GSA Connects 2021 in Portland, Oregon

Paper No. 193-2
Presentation Time: 2:30 PM-6:30 PM


RAWLING III, J. Elmo, Wisconsin Geological and Natural History Survey, University of Wisconsin-Madison, 3817 Mineral Point Road, Madison, WI 53705, BRECKENRIDGE, Andy, Department of Natural Sciences, University of Wisconsin - Superior, Belknap and Catlin, P.O. Box 2000, Superior, WI 54880 and ULLMAN, David, Department of Geoscience, Northland College, 1411 Ellis Ave., Ashland, WI 53804

The Lake Superior Region in Wisconsin was impacted by the Superior Lobe of the Laurentide Ice Sheet and mapped by Lee Clayton at 1:250,000 scale in the early 1980’s. Quaternary sediments reach depths of up to 150 m and include Marine Isotope Stage 2 (MIS 2) Copper Falls and younger Miller Creek Formations at the surface. Little is known about the deepest Quaternary deposits due to a scarcity of subsurface information where thick sediment is located. The Copper Falls Formation includes sandy tills (~30 – 80% sand) and sand and gravel from meltwater streams. Much of the landscape of the Copper Falls Formation is covered in extensive ice collapse features such as disintegration ridges, ice-walled lakes, and kettles. The Miller Creek Formation occurs in the lake basin lowlands, and includes clay-rich tills of the Hanson Creek and Douglas Members, offshore sediment, and interbedded sand and gravel from meltwater streams. The Miller Creek Formation is typically 9 – 18 m thick, has a sharp contact with the underlying Copper Falls Formation, and was mostly submerged by ice-marginal lakes (e.g. glacial Lake Duluth). The members of this formation were defined west of the Bayfield Peninsula from bluff exposures along Lake Superior. The formation is siltier to the east, although there is considerably less known about the three-dimensional distribution there due to a lack of exposures.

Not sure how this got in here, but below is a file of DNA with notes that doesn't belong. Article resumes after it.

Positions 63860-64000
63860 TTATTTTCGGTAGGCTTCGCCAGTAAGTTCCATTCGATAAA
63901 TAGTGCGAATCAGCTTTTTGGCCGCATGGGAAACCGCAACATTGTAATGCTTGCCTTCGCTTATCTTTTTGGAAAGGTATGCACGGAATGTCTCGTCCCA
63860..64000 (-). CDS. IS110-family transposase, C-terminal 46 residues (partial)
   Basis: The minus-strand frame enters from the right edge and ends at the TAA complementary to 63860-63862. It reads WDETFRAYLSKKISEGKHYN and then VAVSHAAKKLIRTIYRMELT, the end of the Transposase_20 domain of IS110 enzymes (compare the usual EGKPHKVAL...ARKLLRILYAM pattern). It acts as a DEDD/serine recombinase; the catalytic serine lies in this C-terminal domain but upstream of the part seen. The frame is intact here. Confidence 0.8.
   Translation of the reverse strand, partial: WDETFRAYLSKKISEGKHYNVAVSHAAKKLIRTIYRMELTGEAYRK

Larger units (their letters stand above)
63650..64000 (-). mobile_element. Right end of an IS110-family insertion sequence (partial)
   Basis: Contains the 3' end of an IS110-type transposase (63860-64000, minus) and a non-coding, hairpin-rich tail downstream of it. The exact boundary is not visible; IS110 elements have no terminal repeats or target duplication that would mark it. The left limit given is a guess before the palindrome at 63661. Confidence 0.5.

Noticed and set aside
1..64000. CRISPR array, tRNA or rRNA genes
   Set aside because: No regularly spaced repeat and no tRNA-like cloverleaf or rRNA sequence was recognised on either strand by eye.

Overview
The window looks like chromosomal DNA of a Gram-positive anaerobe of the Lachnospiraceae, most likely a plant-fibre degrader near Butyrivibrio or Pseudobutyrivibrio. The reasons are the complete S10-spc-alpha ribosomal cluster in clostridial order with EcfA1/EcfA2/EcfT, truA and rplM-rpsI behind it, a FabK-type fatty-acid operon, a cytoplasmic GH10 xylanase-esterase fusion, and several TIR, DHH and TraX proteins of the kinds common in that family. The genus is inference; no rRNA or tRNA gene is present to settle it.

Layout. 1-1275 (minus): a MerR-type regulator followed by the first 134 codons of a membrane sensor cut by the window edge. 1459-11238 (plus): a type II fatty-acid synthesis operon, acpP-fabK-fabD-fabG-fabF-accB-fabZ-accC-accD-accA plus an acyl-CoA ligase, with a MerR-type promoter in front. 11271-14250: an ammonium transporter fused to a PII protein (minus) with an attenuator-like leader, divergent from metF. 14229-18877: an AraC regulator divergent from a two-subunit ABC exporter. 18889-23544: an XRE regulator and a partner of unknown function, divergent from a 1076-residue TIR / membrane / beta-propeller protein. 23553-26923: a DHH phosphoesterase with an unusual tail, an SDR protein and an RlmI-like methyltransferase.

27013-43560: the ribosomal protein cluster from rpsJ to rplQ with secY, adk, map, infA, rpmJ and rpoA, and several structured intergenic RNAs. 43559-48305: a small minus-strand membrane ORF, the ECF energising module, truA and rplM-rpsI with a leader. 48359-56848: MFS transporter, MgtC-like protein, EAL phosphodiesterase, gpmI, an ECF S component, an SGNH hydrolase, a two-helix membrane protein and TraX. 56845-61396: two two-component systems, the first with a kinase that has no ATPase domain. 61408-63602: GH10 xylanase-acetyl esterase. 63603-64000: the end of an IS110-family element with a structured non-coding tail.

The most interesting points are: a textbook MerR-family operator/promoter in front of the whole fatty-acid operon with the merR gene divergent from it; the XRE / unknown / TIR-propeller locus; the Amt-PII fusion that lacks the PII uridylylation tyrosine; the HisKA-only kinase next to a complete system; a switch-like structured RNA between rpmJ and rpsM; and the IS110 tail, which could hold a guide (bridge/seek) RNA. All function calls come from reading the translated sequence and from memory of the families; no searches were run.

The preliminary mapping presented here is based on field observations, a 1.5-m-resolution LiDAR-derived hillshade model, USDA soil maps (scale 1:15,000), water well construction reports, geologic logs, laser diffraction grain-size analyses, and Lee Clayton’s field notes. The distribution of the Miller Creek and Copper Falls sediment on the resulting map is similar to Clayton’s. However, landforms visible with the LiDAR led to changed and refined interpretations in the Miller Creek landscape. Most of these relate to nearshore landforms of the proglacial lakes including wave-cut benches, spits and dunes. Some of these were interpreted as glacial features (drumlins and moraines) by Clayton using the elevation control available to him. New observations include previously unrecognized glacial features and glacial lake strandlines, 30 borings (10-85 m deep), and radiocarbon ages from wood and plant material (~11.2 cal yr ago).